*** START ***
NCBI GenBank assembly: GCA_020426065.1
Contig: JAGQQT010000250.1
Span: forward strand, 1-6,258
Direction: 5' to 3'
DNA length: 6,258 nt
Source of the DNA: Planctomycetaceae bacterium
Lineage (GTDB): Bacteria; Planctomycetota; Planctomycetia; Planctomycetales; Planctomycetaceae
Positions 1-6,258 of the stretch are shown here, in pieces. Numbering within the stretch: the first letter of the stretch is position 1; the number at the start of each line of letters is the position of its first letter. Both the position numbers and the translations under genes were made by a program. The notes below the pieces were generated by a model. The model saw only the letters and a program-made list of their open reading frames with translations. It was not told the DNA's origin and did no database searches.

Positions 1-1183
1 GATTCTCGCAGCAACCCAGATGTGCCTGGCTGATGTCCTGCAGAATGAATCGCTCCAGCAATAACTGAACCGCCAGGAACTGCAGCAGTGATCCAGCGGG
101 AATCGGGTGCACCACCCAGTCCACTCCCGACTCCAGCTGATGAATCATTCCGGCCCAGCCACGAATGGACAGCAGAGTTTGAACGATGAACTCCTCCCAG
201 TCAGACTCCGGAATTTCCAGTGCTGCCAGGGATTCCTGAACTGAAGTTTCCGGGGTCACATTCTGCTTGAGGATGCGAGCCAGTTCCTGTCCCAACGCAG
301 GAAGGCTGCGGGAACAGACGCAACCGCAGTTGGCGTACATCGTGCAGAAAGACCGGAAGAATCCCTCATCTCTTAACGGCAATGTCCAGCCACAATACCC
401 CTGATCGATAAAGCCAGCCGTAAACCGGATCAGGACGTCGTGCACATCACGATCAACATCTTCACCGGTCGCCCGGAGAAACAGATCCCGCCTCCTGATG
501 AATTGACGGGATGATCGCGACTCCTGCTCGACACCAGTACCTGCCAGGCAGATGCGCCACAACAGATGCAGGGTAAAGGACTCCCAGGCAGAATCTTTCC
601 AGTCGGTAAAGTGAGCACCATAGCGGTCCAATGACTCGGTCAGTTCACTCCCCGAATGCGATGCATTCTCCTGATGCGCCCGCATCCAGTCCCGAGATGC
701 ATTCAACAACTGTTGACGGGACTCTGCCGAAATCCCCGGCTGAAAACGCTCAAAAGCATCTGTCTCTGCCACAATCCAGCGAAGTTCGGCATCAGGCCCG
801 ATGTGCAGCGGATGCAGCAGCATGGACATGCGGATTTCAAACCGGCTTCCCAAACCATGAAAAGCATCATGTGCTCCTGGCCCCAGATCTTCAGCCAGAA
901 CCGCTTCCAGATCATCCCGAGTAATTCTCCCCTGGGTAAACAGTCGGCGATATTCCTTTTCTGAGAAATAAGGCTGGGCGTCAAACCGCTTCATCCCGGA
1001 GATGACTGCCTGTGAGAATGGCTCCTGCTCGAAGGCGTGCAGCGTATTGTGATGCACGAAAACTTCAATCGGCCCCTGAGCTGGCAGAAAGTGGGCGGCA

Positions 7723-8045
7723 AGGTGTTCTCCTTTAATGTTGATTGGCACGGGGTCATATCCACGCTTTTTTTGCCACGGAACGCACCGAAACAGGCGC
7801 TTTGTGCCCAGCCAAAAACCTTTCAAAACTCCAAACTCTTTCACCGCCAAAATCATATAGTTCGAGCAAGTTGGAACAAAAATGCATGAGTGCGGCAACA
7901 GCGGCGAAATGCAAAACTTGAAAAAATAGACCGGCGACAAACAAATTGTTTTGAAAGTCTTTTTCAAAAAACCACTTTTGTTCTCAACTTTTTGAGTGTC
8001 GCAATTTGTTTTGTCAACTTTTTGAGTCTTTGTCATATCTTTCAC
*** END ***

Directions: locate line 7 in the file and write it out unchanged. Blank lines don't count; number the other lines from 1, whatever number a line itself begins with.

Lineage (GTDB): Bacteria; Planctomycetota; Planctomycetia; Planctomycetales; Planctomycetaceae